I’ve always wanted to put a railway in one of my crime novels. My grandfather was a train driver, working on the famous Great Western Railway, and the Peak District where I live is full of relics from the age of steam. From decaying signal boxes to the impressive Headstone viaduct, these landmarks are a reminder of how ubiquitous train travel once was. I utilised one Victorian tunnel as the location of the crime in my latest novel, The Shrouded Path.

Rail journeys have an enduring appeal in fiction. Children’s classics may romanticise the practicalities of train travel, but have nurtured a love of railways in generations of readers. Distance or comfort isn’t necessarily important: you can get as much enjoyment from reading of a short trip through the English suburbs as a journey across Europe on the Orient Express. And rail journeys can also shape a narrative, with the compartmentalised world of a train carriage providing the perfect opportunity for a locked-room style mystery.

How to narrow a list down to10 fictional rail journeys? My choices below reflect the novels where I’d not only immersed myself in the story but also travelled in my mind alongside the characters.

1. The Man Who Watched the Trains Go By by George Simenon, translated by Sian Reynolds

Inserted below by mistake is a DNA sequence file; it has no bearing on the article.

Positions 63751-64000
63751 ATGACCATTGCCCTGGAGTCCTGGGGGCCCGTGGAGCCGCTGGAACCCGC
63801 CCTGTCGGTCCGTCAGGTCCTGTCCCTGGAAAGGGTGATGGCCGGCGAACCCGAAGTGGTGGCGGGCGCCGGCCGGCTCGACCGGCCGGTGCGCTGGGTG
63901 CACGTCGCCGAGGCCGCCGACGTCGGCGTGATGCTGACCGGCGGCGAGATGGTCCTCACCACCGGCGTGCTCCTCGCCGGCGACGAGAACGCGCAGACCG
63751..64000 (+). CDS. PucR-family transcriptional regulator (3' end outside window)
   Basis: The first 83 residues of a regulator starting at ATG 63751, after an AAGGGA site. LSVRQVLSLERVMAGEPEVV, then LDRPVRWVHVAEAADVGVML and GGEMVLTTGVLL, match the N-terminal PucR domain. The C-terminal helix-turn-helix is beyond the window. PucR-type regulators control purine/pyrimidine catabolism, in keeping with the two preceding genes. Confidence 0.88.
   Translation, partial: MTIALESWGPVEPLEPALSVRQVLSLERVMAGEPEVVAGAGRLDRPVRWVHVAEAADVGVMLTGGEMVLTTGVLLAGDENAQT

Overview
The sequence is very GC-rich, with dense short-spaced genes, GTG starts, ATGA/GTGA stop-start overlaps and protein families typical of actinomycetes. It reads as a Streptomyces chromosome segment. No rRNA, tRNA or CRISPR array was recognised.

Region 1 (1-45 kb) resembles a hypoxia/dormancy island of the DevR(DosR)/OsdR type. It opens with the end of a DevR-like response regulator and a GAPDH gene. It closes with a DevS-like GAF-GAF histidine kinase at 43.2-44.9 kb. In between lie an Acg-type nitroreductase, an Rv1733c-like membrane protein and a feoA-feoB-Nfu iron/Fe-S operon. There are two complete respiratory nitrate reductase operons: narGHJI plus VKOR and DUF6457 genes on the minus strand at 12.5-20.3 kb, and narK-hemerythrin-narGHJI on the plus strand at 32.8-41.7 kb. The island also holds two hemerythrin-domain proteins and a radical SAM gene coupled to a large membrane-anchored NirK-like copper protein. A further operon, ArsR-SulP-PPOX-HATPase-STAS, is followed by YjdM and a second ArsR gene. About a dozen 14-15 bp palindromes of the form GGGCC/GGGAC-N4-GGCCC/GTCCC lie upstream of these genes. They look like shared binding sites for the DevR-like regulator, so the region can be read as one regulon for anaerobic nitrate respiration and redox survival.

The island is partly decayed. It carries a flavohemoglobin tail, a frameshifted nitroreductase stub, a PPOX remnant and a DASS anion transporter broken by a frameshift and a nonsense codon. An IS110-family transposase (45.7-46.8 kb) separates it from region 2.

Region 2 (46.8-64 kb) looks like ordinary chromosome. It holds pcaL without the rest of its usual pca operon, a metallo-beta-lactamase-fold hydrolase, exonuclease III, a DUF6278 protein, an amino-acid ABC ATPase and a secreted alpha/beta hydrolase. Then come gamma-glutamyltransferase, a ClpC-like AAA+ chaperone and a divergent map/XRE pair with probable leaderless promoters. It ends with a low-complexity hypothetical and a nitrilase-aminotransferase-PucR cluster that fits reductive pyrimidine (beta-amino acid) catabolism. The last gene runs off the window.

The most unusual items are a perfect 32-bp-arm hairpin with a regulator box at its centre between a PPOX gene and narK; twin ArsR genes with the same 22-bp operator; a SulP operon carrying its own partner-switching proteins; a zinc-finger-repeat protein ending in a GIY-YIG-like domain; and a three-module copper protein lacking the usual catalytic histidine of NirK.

Many of us have watched a train pass and felt the urge to join its passengers on a trip into the unknown. Alongside his Maigret crime novels, Simenon wrote a number of psychological studies, his romans durs. In this dark and disturbing book, Dutch office worker Kees Popinga steps on to a Paris-bound train having committed one murder, ready to embark on a spree of violence.

2. Dombey and Son by Charles Dickens
Dickens largely ignores the railways in his books until Dombey and Son, a strange omission given that the author himself was a victim of the Staplehurst train accident of 1865. Dickens is clearly appalled by the destruction caused by the advent of rail travel. A bereaved Dombey, mourning the loss of his son, draws parallels between swiftness of Paul’s death and the speed of the train hurtling through the countryside, monstrously sweeping away everything in its path.